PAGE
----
areas” are non-infringing because they constitute fair use of a descriptive phrase, i.e., the “use of the name, term or device charged to be an infringement is a use, otherwise than as a mark, . . . which is descriptive of and used fairly and in good faith only to describe the goods . . ..” 15 U.S.C. § 1115(b)(4). 28. Dr. Fresh has unreasonably delayed asserting its claim of trademark

infringement since at least 2005. This delay was not excusable. Both before and since that time, Sunstar has made substantial use of the accused phrase and investment in packaging and advertising for products bearing this or like phrases, all without notice of Dr. Fresh’s alleged claim and for the purpose of describing an important function of Sunstar’s products. Any interference with Sunstar’s continued use of this phrase, therefore, would cause Sunstar undue prejudice. Dr. Fresh’s claim is barred by laches, estoppel, or the applicable statute of limitations. Count 3 — Declaratory Judgment Action of Invalidity of Trademark 29. Sunstar restates and incorporates by reference the allegations in paragraphs 1

through 15 and 21 through 28 of this Complaint as if fully set forth herein. 30. Sunstar’s usage of the phrases “Hard-to-Reach Areas,” “For hard-to-reach

areas,” and slight variations of those phrases pre-dates the 2005 filing date of Dr. Fresh’s U.S. Trademark Registration No. 3,593,027, which alleges a subsequent date of first use of January 16, 2008, and Sunstar has continued such usage for at least 25 years. 31. On information and belief, others have used, and continue to use, the phrase

“Hard-to-Reach Areas” and slight variations or colorable imitations of that phrase for similar


or related products since prior to Dr. Fresh’s trademark application filing date and its date of first use. 32. The phrase “hard to reach places” is used by Dr. Fresh, Sunstar and others to

describe a function of the toothbrush products in connection with which they are used. As such, this phrase is merely descriptive, generic and/or functional within the meaning of 15 U.S.C. 1052(e), and does not identify Dr. Fresh’s goods or distinguish them from the goods of others. 33. For the foregoing reasons, Dr. Fresh’s alleged trademark HARD TO REACH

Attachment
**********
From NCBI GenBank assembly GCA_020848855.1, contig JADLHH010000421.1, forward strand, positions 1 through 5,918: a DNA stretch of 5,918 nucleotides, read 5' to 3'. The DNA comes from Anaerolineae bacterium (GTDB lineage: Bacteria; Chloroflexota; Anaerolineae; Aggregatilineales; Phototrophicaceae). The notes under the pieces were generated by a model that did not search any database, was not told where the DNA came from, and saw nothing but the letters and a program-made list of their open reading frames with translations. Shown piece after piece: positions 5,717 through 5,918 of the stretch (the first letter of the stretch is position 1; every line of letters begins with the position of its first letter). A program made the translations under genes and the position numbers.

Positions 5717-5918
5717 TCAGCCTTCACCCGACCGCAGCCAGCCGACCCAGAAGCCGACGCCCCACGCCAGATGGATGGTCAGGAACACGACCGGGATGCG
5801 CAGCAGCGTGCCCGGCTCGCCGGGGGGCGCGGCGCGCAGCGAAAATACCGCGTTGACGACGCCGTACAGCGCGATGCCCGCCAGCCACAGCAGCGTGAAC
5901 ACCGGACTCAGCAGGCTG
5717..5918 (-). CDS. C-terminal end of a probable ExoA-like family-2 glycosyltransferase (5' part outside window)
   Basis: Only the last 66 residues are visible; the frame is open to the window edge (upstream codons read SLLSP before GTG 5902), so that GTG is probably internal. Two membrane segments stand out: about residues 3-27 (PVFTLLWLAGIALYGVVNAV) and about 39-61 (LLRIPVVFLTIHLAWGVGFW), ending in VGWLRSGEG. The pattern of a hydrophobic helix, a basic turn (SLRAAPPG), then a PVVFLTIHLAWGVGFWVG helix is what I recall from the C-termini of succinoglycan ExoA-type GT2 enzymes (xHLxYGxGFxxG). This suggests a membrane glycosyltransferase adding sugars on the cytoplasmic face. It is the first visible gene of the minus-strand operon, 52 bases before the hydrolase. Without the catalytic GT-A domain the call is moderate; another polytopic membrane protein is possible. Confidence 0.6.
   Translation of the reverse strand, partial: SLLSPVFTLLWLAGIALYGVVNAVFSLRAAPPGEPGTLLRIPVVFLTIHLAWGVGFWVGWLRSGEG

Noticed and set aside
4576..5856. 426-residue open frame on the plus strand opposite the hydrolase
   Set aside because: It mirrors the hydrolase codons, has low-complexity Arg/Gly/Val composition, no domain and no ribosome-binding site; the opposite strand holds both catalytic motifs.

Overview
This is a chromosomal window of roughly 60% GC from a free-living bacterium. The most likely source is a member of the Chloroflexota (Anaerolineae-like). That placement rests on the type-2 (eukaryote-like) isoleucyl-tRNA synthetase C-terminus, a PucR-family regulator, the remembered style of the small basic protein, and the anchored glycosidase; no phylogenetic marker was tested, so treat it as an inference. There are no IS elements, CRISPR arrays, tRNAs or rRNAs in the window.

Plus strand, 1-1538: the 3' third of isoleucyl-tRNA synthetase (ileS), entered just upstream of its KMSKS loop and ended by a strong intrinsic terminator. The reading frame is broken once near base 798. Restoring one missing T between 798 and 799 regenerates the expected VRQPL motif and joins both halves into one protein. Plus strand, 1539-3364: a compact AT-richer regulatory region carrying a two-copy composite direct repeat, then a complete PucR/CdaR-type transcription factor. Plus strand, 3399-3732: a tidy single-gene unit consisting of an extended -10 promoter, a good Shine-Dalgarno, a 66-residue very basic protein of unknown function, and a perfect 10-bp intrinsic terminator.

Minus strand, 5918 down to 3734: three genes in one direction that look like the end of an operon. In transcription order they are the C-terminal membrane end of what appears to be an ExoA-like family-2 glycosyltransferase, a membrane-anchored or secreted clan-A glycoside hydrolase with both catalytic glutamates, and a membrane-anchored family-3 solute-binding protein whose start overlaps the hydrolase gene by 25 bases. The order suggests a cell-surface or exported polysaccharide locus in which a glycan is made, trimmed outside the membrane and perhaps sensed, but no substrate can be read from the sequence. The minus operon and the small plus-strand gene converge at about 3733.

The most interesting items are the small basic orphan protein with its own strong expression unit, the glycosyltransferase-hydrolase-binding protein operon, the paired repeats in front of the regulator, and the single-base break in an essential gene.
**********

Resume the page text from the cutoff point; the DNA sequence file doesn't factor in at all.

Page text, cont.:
PLACES and U.S. Trademark Registration No. 3,593,027 therefore are invalid. Prayer for Relief WHEREFORE, Sunstar prays for judgment and relief as follows: a. Judgment that the ‘109 Patent is infringed by Defendant Dr. Fresh; b. Judgment that Dr. Fresh’s acts of patent infringement are willful; c. A permanent injunction enjoining Dr. Fresh, its officers, agents, servants, employees, subsidiaries and affiliated companies, and those persons acting in active concert or participation therewith, from engaging in the aforesaid unlawful acts of patent infringement; d. An award of damages arising out of Dr. Fresh’s acts of patent infringement, together with pre-judgment and post-judgment interest; e. A finding that this an exceptional case under 35 U.S.C. § 285; f. Judgment that the damages so adjudged against Dr. Fresh be trebled pursuant to 35 U.S.C. § 284; g. A declaration that U.S. Trademark Registration No. 3,593,027 and the mark HARD TO REACH PLACES are invalid and cancelling the registration;

h. A declaration that Sunstar has not infringed, and is not infringing, U.S. Trademark Registration No. 3,593,027 or the mark HARD TO REACH PLACES; i. A declaration that Sunstar’s use of the phrases “Hard-to-Reach Areas” and “For hard-to-reach areas,” and any similar phrases, constitute descriptive and fair use; j. A declaration that there is no likelihood of confusion between Dr. Fresh’s mark, HARD TO REACH PLACES, and Sunstar’s use of the phrases “Hard-to-Reach Areas,” “For hard-to-reach areas,” and any similar phrases; k. An award of Sunstar’s reasonable attorneys’ fees, costs and expenses incurred in connection with this action; and l. Such further and additional relief as the Court deems just and proper.

Jury Demand Sunstar demands a jury trial on all issues and claims so triable.

Dated: February 14, 2014

Respectfully submitted,

/s/ Charles A. Laff Charles A. Laff Larry L. Saret Gilberto E. Espinoza Paul Coble MICHAEL BEST & FRIEDRICH LLP Two Prudential Plaza 180 N. Stetson Avenue, Suite 2000 Chicago, Illinois 60601-6710 Telephone: 312.222.0800 Facsimile: 312.222.0818